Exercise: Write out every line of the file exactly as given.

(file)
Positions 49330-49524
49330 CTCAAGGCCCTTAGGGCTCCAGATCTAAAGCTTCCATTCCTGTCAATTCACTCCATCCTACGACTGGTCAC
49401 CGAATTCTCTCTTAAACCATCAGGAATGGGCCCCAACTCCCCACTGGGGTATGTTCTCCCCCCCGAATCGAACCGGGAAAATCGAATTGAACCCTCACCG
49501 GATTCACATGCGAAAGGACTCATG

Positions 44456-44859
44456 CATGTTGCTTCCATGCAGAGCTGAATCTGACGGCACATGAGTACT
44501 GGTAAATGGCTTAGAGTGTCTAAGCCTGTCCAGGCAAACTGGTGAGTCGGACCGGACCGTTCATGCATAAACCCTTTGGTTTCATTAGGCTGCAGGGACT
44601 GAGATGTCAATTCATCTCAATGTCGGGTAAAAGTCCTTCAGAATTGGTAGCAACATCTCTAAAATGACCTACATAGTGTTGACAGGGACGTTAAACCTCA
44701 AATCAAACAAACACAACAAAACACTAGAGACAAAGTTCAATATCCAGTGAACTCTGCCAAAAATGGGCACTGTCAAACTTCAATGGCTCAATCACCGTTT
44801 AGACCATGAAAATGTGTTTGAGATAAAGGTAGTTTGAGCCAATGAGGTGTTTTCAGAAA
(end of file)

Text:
Positions 49330-49524
49330 CTCAAGGCCCTTAGGGCTCCAGATCTAAAGCTTCCATTCCTGTCAATTCACTCCATCCTACGACTGGTCAC
49401 CGAATTCTCTCTTAAACCATCAGGAATGGGCCCCAACTCCCCACTGGGGTATGTTCTCCCCCCCGAATCGAACCGGGAAAATCGAATTGAACCCTCACCG
49501 GATTCACATGCGAAAGGACTCATG

Positions 44456-44859
44456 CATGTTGCTTCCATGCAGAGCTGAATCTGACGGCACATGAGTACT
44501 GGTAAATGGCTTAGAGTGTCTAAGCCTGTCCAGGCAAACTGGTGAGTCGGACCGGACCGTTCATGCATAAACCCTTTGGTTTCATTAGGCTGCAGGGACT
44601 GAGATGTCAATTCATCTCAATGTCGGGTAAAAGTCCTTCAGAATTGGTAGCAACATCTCTAAAATGACCTACATAGTGTTGACAGGGACGTTAAACCTCA
44701 AATCAAACAAACACAACAAAACACTAGAGACAAAGTTCAATATCCAGTGAACTCTGCCAAAAATGGGCACTGTCAAACTTCAATGGCTCAATCACCGTTT
44801 AGACCATGAAAATGTGTTTGAGATAAAGGTAGTTTGAGCCAATGAGGTGTTTTCAGAAA